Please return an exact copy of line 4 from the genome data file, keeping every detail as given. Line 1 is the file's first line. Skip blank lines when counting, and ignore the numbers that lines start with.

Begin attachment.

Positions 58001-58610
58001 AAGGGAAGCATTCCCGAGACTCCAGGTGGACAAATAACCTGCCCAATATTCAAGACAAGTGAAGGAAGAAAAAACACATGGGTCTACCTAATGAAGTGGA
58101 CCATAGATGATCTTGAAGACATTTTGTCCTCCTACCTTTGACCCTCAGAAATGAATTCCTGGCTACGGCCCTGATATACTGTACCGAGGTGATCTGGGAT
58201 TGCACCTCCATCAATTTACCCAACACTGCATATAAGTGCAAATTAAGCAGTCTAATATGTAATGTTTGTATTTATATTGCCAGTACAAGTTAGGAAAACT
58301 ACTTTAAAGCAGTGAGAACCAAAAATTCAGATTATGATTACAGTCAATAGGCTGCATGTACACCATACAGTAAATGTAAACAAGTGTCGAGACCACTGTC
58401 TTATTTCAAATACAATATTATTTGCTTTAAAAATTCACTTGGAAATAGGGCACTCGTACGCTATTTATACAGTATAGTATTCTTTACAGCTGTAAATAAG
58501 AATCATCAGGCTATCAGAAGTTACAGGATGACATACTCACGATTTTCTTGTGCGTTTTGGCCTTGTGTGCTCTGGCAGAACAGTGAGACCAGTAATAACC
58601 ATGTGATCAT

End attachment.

58201 TGCACCTCCATCAATTTACCCAACACTGCATATAAGTGCAAATTAAGCAGTCTAATATGTAATGTTTGTATTTATATTGCCAGTACAAGTTAGGAAAACT